It is also consistent with investment – to-GDP ratio falling sharply since 2013, and still remaining well below 2013 levels. This holds for both private and public investment.

 Growth without Jobs

India’s growth creates fewer jobs than before. Fixing India’s job crisis is impossible unless the government decides to increase investment in public services, education and health. Together these sectors can compensate for the bulk of the work demand in India.

The challenge of fixing India’s job crisis is an unachievable task for any-term government. The country’s private sector has done well in battling the unemployment challenge so far, and improving the ease of doing business is step in right direction. 

The youth is getting more and more educated but the growth of employment is not satisfactory. 
People lost jobs because of cash crunch after demonetization. There is no correlation between GDP growth and employment rate.



Falling Female Participation

Female participation in workplace has been declining since 1977, and continued falling to 2015-16. According to Centre for Monitoring Indian Economy (CMIE), a think tank, only women suffer when there’s an employment problem, while jobs for men increased by 0.9 million, 2.4 million women fell off the employment map in first four months of 2017. 


The trend for this year points to a continuing story of Indian women increasingly clocking out of the workplace. It might not seem like it at first glance. You see Women employed everywhere, in ad agencies and start-ups, on construction sites and in fields, in shops and restaurants, in schools and anganwadis, flying airplanes and driving taxis. However, the data contradict about recruitment.

First, female enrolment at secondary level (15-16 years old) rose to 85% within matter of five years (to 2015). Second, as these older girls entered secondary school, younger siblings care in the family had to be now performed by adult women rather than the eldest girl. In the household income with rapid growth in agriculture, the demand for female women increased. 


A very important reason for rural female workforce falling 2004-05 was the decline in household level animal farming, which has rationally been performed by women.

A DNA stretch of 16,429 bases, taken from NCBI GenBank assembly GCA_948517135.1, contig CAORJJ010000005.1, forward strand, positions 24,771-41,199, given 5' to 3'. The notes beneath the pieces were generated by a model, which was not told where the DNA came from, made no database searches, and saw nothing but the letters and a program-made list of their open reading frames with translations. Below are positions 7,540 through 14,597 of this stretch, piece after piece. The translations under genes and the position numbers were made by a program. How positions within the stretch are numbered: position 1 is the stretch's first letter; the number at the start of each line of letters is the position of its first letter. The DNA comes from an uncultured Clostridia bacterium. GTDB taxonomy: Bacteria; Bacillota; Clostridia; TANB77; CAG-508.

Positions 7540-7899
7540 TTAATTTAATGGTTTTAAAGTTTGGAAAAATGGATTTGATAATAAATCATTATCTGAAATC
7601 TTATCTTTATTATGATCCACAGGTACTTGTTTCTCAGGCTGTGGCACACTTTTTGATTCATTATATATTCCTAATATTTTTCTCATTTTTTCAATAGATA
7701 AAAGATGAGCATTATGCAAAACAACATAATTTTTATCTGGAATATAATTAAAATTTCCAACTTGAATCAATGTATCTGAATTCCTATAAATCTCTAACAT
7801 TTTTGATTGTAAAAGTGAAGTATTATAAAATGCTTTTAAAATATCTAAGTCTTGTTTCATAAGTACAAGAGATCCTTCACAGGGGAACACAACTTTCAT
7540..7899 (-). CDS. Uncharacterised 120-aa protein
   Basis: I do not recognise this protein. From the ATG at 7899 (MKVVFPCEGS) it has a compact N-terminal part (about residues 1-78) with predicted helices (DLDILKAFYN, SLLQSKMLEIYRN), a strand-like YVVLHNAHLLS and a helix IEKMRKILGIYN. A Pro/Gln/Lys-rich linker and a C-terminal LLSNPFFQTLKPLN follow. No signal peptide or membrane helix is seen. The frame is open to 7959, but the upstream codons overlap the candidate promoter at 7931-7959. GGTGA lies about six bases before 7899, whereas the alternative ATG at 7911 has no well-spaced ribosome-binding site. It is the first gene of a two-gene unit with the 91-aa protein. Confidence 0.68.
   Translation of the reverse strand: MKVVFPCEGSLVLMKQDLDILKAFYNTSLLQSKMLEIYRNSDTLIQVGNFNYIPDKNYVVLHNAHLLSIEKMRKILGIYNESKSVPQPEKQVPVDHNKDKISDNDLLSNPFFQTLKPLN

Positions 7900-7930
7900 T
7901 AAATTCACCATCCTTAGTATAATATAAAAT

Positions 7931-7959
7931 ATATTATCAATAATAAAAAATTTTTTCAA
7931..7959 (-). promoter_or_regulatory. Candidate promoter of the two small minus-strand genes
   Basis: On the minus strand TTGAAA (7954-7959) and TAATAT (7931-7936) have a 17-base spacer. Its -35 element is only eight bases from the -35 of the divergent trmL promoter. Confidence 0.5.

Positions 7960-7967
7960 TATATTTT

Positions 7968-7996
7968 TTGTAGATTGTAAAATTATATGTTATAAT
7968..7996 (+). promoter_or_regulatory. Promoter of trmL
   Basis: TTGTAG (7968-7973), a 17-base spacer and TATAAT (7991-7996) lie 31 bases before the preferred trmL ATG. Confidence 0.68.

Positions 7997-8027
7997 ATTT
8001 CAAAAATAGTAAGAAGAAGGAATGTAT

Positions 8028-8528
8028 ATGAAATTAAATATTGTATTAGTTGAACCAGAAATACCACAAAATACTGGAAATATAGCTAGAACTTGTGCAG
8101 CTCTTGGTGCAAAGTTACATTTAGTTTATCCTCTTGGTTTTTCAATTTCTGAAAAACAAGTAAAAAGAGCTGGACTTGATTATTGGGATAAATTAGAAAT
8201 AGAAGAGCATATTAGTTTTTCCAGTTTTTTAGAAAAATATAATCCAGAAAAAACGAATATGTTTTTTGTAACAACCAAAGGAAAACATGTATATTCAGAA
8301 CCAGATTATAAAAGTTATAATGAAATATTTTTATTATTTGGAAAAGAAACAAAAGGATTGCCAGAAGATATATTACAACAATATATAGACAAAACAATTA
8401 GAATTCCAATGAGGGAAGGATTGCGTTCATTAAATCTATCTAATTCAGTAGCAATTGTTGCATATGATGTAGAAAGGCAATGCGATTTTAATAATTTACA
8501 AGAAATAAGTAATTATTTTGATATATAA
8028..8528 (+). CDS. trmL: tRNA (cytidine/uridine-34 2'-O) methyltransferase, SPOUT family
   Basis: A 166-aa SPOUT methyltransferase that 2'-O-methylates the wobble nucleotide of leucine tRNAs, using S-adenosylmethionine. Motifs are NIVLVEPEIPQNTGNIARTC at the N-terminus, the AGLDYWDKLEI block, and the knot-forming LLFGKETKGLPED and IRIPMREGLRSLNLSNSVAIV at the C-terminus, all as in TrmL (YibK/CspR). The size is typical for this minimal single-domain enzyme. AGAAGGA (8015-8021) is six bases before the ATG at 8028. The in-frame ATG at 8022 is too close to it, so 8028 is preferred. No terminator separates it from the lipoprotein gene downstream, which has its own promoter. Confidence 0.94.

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Solutions

If India wants to absorb large number of labour force, it should be more focused to increase in expenditure to create more opportunities. 

There is a need to execute well planned schemes and a huge infrastructure has to be created. Economy cannot run on single engine that is on public sector alone, so private sectors should come forward. Agriculture sector have to sustain the growth of poor people.

Education system needs to be re-oriented towards vocational and practical teachings. Huge chunk of women participation in workforce is needed. 

Government should give chance to youth in government jobs like judges, teachers, doctors etc. there is a need to generate more jobs in public sector. 

There should be cluster development to support job creation in micro, small and medium enterprises. 

The growth of population should be checked in order to solve unemployment problem. Family planning programme should be implemented widely and effectively. The link between good urbanization and jobs growth is positive, and unless India’s urbanization is concentrated in narrower areas and serviced by good infrastructure, job creation will be sub-optimal.



Indian government has failed to fix India’s job crisis, high unemployment and slow employment growth have been a historical reality of the country’s labour market. India’s jobless growth since the 1990s only made it worse. 


More than half of India’s population depends on the agriculture sector for work.